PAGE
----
STAND TO!

Edition: Thu, March 08, 2007
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SENIOR LEADERS ARE SAYING

"General Petraeus has requested an additional couple of thousand people to help oversee detainees. He wants more military police to help with that." -Defense Secretary Robert M. Gates, March 7, announcing his approval of Gen. David H. Petraeus' request to send 2,200 troops to Iraq, in addition to the 21,500 going as part of the surge.

TODAY'S FOCUS

2007 Army Posture Statement - Chemical Demilitarization Program

Title 50, United States Code, Section 1521 directs the Department of Defense to destroy the United States chemical weapons stockpile. This statute also provides for the establishment of a management organization within the Department of the Army to carry out this mission. In addition, the United States is a state party to the Chemical Weapons Convention (CWC), an international treaty prohibiting development, production, stockpiling, and use of chemical weapons and requiring the destruction of existing stockpiles and demolition of former chemical warfare production facilities and other non-stockpile chemical warfare materiel.

The U.S. Army Chemical Materials Agency, a subordinate activity of the U.S. Army Materiel Command, manages the execution of this nationally important and internationally significant program to safely store and destroy all U.S. chemical warfare materiel, with Army Secretariat oversight from the Assistant Secretary of the Army (Acquisition, Logistics and Technology). In accordance with Public Laws 105-261 and 107-248, the Office of the Secretary of Defense manages chemical demilitarization activities at the stockpile disposal sites in Colorado and Kentucky.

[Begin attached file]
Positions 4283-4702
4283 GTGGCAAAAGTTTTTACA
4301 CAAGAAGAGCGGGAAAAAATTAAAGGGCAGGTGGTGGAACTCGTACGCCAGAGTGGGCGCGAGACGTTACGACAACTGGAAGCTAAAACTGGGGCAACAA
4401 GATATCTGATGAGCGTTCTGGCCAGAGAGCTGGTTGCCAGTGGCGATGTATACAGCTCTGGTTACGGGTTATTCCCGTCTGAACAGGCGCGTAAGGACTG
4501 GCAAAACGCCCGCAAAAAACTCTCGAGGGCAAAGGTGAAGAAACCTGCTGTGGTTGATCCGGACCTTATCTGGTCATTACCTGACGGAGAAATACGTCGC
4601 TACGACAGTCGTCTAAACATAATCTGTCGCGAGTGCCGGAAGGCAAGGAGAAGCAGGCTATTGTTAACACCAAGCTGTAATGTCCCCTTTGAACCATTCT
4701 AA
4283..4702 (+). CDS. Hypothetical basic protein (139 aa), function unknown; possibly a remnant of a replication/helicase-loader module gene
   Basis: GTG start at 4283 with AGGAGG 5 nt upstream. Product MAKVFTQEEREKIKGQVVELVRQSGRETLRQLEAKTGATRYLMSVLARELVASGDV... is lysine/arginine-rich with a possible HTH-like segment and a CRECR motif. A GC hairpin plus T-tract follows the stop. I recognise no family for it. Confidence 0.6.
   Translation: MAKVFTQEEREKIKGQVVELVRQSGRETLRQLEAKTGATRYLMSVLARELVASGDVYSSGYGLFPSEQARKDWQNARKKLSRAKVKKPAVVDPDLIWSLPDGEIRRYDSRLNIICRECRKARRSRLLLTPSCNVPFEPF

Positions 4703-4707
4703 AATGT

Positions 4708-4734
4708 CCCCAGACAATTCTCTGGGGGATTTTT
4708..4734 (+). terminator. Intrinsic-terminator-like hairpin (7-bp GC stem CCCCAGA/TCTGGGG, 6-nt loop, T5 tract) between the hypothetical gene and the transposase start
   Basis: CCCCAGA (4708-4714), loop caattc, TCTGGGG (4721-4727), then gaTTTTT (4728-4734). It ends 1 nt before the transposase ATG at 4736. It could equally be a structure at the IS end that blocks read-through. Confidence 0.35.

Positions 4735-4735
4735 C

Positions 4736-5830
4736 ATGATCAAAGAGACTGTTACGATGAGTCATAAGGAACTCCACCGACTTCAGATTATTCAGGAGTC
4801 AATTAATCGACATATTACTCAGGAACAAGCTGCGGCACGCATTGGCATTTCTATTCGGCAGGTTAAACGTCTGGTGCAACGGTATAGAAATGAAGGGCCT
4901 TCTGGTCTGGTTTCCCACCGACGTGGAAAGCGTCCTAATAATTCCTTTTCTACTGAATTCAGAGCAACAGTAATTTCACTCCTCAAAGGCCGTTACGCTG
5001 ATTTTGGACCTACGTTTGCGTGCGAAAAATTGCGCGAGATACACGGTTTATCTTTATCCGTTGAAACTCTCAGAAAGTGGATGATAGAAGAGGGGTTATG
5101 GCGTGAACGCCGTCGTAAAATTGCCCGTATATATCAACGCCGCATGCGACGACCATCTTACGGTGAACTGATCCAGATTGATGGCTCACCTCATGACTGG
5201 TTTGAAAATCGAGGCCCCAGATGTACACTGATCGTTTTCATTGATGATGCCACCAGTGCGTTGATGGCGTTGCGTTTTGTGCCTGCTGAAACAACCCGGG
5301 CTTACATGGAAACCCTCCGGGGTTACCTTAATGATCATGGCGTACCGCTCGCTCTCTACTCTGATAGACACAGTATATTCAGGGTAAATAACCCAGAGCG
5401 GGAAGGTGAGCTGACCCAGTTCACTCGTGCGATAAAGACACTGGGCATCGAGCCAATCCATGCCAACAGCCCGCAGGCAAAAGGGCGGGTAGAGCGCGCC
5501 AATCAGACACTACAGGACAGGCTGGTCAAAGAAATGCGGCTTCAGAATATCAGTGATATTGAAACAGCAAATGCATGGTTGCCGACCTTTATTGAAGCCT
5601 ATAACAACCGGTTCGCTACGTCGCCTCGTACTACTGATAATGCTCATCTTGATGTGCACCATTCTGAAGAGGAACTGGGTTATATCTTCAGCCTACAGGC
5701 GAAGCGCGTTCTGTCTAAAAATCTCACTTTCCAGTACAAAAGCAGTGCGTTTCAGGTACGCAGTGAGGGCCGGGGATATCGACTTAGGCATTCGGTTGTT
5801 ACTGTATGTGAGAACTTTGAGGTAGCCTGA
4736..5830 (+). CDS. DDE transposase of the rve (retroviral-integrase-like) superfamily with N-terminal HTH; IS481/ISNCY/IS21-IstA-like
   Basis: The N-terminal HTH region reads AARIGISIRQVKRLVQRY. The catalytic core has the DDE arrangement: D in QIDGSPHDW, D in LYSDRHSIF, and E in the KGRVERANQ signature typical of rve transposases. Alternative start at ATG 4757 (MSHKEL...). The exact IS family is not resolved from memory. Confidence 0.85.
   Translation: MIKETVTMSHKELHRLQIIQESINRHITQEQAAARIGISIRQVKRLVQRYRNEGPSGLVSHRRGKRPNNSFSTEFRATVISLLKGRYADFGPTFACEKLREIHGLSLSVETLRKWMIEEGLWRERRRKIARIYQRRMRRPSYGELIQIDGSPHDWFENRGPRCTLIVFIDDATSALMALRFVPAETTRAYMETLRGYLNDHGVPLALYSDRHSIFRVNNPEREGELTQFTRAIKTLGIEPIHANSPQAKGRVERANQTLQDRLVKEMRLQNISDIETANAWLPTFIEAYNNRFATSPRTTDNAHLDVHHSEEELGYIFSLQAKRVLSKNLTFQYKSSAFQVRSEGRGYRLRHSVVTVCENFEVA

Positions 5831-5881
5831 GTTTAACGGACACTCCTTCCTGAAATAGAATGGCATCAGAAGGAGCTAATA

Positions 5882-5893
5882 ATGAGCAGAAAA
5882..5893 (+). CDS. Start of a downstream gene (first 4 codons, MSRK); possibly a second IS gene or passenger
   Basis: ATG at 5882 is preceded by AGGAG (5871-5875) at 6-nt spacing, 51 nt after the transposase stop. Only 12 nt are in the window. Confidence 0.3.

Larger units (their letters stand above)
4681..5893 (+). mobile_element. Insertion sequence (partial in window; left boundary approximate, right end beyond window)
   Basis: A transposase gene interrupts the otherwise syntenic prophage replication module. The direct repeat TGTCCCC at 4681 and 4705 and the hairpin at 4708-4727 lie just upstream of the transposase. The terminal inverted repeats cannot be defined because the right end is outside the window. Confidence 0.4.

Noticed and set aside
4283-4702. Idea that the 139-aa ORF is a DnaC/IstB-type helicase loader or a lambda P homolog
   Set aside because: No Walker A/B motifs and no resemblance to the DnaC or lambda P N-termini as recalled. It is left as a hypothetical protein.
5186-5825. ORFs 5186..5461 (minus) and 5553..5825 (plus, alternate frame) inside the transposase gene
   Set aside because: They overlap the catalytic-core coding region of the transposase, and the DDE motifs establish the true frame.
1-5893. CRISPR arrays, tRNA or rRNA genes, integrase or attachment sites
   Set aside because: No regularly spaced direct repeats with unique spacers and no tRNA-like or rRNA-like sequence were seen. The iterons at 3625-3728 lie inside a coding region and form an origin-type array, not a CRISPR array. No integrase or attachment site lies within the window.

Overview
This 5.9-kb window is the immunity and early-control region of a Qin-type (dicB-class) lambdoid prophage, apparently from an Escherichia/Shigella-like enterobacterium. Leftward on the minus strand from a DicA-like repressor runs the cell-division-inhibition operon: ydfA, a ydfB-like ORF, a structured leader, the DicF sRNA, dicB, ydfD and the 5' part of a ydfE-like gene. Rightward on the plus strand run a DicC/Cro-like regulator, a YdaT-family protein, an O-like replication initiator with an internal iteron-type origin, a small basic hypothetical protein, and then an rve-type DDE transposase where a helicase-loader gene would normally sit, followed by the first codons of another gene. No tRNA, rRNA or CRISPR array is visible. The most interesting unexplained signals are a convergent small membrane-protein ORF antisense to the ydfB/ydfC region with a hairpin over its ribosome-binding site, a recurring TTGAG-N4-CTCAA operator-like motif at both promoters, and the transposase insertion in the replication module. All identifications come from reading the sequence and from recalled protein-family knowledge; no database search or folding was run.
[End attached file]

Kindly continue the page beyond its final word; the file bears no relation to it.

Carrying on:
All of the disposal facilities under Army purview currently are operating or have completed operations. As of January 2007, more than 42 percent of the total U.S. stockpile has been safely destroyed. This is equivalent to 13,231 US tons of chemical agent and nearly 1.8 million munitions.

In November 2000, the Johnston Atoll Chemical Agent Disposal System completed the destruction of the last munitions stored at the atoll, and closure operations were completed in November 2003. In February 2006, workers at the Aberdeen Chemical Agent Disposal Facility completed destruction operations by cleaning and decontaminating the last formerly mustard-filled ton container stored at the Edgewood Chemical Activity. Aberdeen is the first site within the continental United States to complete stockpile destruction operations and begin facility closure activities.

- This topic was taken directly from the 2007 Army Posture Statement. To continue reading this topic in its entirety, click here.

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